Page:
Social movements are fascinating creatures. They involve so many people of diverse backgrounds and opinions, even within a small minority. Movements of any kind are almost always plagued infighting and power struggles at one point or another. Even with the strong leadership of Dr. Martin Luther King, Jr, the Civil Rights movement saw counter leadership in Malcolm X.
Very often, the same dynamics can be seen across movements that struggle to achieve their agendas and be made a priority of policymakers in Washington. With the NAACP working hard against Voter ID laws and to win a jobs bill; the Latino movement working hard for the Dream Act and Comprehensive Immigration Reform; and with the LGBT Rights Movement working hard to win marriage equality and job protections, it would seem that there would be very little room to work together.
However, the change sought by a social movement is rarely achieved until allies can be brought on board. That seems to be a message that the leaders of these three movements have begun to understand. And it’s possible that younger activists have driven this new level of cooperation. Most notably, young LGBT activists have been prominent in the fight for the Dream Act, working side by wide with young Latino activists. They are among the first to vocally advocate for “cross-movement organizing”.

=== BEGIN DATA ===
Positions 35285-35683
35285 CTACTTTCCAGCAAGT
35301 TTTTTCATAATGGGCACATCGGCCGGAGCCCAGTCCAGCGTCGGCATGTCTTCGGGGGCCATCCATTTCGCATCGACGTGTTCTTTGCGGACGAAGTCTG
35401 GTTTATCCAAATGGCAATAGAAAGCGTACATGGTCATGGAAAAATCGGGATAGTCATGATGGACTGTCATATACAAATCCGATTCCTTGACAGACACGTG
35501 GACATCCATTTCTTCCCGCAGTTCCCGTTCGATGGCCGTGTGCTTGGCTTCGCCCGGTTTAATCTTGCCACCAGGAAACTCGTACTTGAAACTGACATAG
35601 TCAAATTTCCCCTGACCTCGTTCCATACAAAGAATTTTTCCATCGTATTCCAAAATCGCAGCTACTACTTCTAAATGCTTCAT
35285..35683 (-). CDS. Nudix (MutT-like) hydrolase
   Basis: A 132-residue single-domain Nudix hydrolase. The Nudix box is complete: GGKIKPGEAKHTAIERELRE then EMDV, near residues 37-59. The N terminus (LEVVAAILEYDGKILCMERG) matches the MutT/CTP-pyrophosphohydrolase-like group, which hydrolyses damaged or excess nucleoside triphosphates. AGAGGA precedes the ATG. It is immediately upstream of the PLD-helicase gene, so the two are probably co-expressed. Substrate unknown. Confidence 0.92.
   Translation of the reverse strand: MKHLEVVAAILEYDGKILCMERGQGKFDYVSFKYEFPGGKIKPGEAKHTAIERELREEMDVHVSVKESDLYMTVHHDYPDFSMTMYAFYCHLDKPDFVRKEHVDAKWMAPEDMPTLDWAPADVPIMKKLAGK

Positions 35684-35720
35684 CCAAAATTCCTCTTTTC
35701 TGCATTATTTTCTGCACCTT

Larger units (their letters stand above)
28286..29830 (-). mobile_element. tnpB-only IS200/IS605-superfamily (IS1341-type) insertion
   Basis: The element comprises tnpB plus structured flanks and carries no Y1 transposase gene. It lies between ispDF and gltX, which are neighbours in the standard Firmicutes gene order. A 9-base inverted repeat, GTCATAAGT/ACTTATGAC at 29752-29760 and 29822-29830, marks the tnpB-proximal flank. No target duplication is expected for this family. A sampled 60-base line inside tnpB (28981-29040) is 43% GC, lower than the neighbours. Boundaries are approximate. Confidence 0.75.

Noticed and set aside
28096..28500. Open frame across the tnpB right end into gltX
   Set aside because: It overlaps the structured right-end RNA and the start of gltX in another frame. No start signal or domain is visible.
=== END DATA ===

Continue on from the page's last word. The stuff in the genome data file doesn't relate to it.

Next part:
Recently, with a marriage equality law on the ballot for Maryland voters to accept or reject, the NAACP Board unanimously voted to support marriage equality. This followed the first African American President of the United States also being the first sitting President to announce his support for marriage equality, long seen as a priority of an LGBT movement long perceived to be dominated by white people.
On the heels of this kind of “cross-establishment cooperation,” movement has been seen in the poll for marriage equality across the nation, particularly in Maryland, where Baltimore and surrounding areasboast a large African American population. At the recent HRC National Dinner, NAACP President Ben Jealous accepted an award on behalf of the NAACP for their warm embrace of LGBT equality.
Similar to the NAACP and other leading black civil rights organizations, in July of this year, twenty-one of the nation’s leading Hispanic organizations announced their endorsement of a first-of-its-kind, comprehensive public-education campaign called Familia es Familia aimed at strengthening Latino voices to build support within the Latino community for acceptance of LGBT family members.
There are lessons to be found in how these movements are cooperating. In managing large businesses, there are often multiple employee resource groups that may have competing priorities. Rather than allow them to play against themselves, Troup Consulting can offer solutions that will result in positive benefits for everyone involved. That’s because we know that diversity is great for business and we can help you harness its power for positive results.
And there it is…